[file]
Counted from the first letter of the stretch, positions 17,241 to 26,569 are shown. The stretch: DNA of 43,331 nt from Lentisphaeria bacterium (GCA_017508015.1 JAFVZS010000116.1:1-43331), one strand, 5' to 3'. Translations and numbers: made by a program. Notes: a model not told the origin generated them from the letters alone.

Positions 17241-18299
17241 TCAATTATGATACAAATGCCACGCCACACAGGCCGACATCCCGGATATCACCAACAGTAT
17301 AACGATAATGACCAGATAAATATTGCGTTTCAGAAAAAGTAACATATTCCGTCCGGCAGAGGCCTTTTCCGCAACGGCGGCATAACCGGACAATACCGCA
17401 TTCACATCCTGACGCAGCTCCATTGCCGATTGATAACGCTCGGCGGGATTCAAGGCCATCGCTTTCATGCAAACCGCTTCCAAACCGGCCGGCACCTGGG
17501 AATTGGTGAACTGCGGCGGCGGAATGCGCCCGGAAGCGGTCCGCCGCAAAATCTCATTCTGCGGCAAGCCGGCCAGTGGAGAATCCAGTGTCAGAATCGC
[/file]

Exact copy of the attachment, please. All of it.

Counted from the first letter of the stretch, positions 17,241 to 26,569 are shown. The stretch: DNA of 43,331 nt from Lentisphaeria bacterium (GCA_017508015.1 JAFVZS010000116.1:1-43331), one strand, 5' to 3'. Translations and numbers: made by a program. Notes: a model not told the origin generated them from the letters alone.

Positions 17241-18299
17241 TCAATTATGATACAAATGCCACGCCACACAGGCCGACATCCCGGATATCACCAACAGTAT
17301 AACGATAATGACCAGATAAATATTGCGTTTCAGAAAAAGTAACATATTCCGTCCGGCAGAGGCCTTTTCCGCAACGGCGGCATAACCGGACAATACCGCA
17401 TTCACATCCTGACGCAGCTCCATTGCCGATTGATAACGCTCGGCGGGATTCAAGGCCATCGCTTTCATGCAAACCGCTTCCAAACCGGCCGGCACCTGGG
17501 AATTGGTGAACTGCGGCGGCGGAATGCGCCCGGAAGCGGTCCGCCGCAAAATCTCATTCTGCGGCAAGCCGGCCAGTGGAGAATCCAGTGTCAGAATCGC